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What is the place of nature in our lives?  This is especially poignant for the half of humanity that now lives in cities.  Cites are an overt subjugation of nature, and many attempts to green the city are mere appliques.

<img src=”http://blog.archpaper.com/wp-content/uploads/2013/05/EDITT_600x360.png”&gt;


However, research does show that nature, even in inspecific terms, has restorative capabilities.  The bargain of the city is that people gain other things, like society, money, and opportunity (or at least the pursuit of these things).  Nature may be an essential need, but food and shelter are even more essential.

Green does not figure in Maslow’s hierarchy of needs.  Perhaps it is just assumed among the Eloi.  Green neighborhoods are almost certainly wealthier neighborhoods.  Keeping nature alive in a paved world costs money, time, and attention.  Thing poor communities do not have in rich supply.  Confounding wealth with green is hard to test systematically, but easy enough to document.

In cities where mobility is valued over exercise, nature is not valued as much as technology.  The arc of civilization has the been th abstraction of nature.  While the Yanamano or Huli know the meaning of many parts of many plants in all the seasons, Ulrich is only able to identify “Deciduous” Trees.  This is no dishonor, as we have other things to pay attention to.  We are not able to tell each other much about the working s of a steam engine or a horsedrawn carriage, either.  The notion of nature is already an abstracted thing.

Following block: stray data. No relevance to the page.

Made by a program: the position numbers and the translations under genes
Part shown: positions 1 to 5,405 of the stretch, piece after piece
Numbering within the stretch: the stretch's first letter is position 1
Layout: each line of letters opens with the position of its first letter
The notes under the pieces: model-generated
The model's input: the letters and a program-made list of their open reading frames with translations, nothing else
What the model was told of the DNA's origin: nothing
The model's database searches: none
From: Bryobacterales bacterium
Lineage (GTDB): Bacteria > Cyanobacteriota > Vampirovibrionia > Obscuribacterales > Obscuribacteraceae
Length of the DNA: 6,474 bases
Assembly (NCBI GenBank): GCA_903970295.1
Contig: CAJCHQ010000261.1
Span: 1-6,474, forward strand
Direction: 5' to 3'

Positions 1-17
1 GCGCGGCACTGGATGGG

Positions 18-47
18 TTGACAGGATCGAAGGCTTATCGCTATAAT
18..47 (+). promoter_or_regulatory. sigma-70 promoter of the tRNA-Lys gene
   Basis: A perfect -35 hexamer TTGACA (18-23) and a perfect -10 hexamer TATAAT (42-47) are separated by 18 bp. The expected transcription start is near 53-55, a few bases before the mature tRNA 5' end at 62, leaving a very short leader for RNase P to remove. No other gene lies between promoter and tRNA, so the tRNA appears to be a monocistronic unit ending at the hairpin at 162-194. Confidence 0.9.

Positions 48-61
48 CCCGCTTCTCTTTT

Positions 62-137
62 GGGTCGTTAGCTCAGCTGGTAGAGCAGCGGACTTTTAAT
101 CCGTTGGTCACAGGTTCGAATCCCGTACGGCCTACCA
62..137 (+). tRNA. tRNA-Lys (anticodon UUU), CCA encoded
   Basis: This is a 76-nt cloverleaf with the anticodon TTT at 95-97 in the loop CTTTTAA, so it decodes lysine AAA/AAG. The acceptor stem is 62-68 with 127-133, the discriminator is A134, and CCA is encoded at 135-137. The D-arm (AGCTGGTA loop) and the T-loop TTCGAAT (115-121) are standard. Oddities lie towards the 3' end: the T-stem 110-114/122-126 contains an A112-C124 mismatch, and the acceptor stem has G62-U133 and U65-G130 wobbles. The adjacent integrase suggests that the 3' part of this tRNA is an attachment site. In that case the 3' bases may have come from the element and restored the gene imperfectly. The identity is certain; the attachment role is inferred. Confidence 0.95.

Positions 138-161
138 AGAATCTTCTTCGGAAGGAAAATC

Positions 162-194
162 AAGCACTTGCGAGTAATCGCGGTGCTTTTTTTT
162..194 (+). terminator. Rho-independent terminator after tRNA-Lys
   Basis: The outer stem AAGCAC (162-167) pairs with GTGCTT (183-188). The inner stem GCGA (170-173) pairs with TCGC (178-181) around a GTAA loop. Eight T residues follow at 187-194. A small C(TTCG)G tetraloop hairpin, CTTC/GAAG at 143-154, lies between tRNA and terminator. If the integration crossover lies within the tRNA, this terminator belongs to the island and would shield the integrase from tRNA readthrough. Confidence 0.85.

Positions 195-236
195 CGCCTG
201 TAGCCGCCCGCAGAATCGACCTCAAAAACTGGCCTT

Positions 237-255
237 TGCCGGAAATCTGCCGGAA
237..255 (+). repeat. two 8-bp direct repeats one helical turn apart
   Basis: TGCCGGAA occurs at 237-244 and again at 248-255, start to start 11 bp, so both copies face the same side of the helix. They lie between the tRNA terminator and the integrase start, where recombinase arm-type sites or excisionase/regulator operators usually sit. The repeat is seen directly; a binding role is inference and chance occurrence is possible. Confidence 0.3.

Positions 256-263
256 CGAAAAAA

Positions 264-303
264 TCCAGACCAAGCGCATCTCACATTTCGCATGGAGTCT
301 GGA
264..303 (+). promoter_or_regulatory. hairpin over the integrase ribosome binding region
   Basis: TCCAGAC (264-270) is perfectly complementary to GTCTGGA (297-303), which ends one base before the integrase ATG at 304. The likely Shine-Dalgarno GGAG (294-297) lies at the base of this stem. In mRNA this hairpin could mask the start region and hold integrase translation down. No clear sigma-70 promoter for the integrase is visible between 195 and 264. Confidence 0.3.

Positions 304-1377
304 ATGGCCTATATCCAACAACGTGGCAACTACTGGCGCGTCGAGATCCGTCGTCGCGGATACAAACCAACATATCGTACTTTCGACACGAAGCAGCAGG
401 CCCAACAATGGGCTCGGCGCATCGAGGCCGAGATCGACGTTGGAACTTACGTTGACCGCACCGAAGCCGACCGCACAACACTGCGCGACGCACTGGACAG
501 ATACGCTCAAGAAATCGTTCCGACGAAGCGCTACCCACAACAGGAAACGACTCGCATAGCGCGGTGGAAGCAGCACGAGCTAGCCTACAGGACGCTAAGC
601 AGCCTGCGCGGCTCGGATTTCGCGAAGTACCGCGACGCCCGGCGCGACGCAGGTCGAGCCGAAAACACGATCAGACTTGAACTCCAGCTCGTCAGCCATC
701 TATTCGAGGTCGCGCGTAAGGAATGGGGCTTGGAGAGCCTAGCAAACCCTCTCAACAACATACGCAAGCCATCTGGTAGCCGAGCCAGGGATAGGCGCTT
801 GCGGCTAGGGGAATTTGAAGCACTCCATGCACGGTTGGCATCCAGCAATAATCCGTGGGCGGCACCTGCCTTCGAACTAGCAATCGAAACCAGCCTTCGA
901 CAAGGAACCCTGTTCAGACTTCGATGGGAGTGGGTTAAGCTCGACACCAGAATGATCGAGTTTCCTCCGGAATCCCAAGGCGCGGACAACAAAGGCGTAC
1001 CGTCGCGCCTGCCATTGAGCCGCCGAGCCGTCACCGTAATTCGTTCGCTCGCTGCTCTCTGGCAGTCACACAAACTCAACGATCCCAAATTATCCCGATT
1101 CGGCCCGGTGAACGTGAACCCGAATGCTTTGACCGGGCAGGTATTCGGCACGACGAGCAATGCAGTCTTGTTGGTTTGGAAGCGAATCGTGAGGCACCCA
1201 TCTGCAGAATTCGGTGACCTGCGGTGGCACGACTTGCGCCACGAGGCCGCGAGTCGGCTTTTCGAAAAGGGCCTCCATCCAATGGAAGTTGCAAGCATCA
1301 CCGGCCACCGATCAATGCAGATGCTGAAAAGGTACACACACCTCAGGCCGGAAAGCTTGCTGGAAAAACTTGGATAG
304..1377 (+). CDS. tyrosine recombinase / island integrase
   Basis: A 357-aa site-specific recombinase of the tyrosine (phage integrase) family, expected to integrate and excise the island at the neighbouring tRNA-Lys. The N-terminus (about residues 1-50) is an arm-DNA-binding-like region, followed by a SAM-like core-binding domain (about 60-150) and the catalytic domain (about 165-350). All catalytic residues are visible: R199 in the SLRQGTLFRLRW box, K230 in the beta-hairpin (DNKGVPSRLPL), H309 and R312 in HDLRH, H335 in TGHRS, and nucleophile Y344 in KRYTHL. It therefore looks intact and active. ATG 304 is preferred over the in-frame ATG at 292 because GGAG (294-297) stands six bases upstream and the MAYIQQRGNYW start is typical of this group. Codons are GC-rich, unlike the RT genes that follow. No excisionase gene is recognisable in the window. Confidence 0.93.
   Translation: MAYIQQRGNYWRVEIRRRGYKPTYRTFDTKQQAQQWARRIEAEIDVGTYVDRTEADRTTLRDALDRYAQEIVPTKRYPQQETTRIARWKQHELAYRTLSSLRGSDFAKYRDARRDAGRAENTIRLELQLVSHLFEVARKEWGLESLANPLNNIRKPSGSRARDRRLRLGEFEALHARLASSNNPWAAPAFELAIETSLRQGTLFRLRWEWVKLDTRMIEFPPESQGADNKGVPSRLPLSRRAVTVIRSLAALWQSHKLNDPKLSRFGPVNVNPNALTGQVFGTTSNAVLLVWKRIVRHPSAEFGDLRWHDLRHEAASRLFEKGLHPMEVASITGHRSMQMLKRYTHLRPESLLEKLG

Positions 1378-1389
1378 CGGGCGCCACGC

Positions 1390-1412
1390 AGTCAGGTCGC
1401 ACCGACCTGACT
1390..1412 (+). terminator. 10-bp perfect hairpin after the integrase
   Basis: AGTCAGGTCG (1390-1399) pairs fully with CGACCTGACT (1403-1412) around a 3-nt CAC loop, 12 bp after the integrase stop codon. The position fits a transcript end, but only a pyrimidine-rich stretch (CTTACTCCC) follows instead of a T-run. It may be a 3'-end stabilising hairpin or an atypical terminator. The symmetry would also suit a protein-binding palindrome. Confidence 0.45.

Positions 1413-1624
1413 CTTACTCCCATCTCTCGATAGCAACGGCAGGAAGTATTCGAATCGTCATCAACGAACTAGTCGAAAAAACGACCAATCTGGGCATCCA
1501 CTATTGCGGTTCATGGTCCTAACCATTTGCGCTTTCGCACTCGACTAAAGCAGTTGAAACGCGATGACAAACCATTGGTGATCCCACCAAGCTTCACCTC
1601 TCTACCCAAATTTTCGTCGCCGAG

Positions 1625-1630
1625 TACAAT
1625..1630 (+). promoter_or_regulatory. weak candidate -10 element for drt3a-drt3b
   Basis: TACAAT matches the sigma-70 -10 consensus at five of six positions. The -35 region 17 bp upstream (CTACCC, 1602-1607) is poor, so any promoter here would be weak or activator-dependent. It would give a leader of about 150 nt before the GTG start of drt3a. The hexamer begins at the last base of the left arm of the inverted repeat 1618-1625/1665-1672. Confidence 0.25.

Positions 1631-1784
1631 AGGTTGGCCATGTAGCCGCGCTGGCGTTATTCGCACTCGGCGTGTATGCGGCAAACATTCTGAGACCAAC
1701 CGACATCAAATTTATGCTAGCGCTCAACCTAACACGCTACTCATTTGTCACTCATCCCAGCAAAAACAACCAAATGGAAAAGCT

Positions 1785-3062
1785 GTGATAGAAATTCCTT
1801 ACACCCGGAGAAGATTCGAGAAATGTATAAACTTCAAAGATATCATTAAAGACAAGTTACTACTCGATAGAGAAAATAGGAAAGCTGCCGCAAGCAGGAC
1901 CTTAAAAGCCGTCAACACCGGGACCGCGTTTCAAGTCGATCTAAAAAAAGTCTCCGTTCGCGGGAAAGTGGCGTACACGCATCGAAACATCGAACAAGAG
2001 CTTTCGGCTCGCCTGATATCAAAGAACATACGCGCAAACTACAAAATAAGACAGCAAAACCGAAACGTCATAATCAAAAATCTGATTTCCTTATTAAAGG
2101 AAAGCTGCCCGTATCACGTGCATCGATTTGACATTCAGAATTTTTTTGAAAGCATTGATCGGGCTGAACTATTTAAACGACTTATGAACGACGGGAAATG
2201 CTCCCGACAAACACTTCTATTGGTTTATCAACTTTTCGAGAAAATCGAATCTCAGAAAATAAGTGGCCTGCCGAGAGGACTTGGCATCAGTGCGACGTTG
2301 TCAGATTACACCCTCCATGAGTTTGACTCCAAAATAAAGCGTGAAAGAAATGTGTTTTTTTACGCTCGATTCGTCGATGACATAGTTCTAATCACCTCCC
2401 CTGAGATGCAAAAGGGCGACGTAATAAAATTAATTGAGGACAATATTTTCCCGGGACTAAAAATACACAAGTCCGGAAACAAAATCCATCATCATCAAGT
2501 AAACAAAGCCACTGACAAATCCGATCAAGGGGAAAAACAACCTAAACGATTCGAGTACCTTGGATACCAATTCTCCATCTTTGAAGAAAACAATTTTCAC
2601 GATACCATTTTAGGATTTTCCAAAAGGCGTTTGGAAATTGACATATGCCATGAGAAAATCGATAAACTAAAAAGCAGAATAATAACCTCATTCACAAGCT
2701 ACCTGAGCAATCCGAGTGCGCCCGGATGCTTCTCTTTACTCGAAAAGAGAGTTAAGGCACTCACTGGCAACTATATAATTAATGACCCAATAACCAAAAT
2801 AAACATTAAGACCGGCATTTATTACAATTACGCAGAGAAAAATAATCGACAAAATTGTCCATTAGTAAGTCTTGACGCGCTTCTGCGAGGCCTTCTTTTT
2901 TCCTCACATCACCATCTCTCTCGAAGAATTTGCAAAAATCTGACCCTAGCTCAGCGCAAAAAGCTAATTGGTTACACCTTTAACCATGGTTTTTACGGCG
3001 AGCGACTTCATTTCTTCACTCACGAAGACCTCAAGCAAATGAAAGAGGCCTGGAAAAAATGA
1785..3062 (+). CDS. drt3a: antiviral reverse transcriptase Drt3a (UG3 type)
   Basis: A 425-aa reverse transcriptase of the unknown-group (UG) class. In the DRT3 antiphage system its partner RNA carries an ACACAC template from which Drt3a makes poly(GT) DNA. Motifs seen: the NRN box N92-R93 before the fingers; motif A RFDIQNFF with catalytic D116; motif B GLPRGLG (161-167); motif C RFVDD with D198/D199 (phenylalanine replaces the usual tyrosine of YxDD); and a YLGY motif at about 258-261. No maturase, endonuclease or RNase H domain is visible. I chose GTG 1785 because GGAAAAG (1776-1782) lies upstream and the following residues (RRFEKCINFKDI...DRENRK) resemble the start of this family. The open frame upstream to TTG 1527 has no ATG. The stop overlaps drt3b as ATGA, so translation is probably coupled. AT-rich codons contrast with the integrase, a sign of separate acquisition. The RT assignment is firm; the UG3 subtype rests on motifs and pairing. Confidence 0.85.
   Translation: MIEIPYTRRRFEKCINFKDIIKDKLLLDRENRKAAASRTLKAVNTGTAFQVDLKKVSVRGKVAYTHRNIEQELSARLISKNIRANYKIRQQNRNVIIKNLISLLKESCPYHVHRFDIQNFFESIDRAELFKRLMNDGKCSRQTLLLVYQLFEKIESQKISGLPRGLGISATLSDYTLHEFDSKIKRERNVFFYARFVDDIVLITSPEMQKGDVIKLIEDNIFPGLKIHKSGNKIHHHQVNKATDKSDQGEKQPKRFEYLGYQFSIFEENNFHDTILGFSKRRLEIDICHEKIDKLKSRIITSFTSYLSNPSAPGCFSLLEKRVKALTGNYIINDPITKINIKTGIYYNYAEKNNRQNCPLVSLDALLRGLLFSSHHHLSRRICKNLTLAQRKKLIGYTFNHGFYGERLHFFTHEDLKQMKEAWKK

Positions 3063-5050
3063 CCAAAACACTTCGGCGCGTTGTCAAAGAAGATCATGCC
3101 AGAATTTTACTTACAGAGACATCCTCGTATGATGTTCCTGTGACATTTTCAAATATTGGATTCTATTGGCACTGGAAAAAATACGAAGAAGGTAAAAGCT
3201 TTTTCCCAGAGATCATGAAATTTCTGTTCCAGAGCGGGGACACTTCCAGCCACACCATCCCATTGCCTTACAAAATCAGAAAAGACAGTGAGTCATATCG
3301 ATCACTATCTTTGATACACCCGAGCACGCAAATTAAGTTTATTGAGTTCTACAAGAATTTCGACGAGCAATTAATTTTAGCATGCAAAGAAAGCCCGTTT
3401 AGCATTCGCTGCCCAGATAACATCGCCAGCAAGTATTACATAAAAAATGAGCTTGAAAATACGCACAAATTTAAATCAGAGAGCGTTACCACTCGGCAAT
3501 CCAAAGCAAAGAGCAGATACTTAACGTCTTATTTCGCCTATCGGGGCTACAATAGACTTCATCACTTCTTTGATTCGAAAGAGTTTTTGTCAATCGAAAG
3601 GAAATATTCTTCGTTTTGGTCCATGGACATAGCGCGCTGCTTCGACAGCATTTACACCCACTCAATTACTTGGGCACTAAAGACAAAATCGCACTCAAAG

<img src=”http://dejareviewer.files.wordpress.com/2011/07/plant1.jpg”&gt;

But is that a bad thing.  The papers show the generic benefits of nature, does it matter that nature is not seen as a tapestry so much as a textile?  It does not, for humanity’s purposes.

There is still a tension between nature and the city, and the tension is not just one way.  Of course the city is a renunciation of nature, of course metropolitan citizens can reduce their impact on nature by living in the city.  But the recent movements of low impact development and landscape urbanism threaten the spacing of urbanity that makes them walkable.  Giving too much space to nature provides inadequate nature rending the urban fabric that makes them function as cities.  Green in the city is currently unbalanced towards the gray, but that does not mean that we should unbalance it to the green.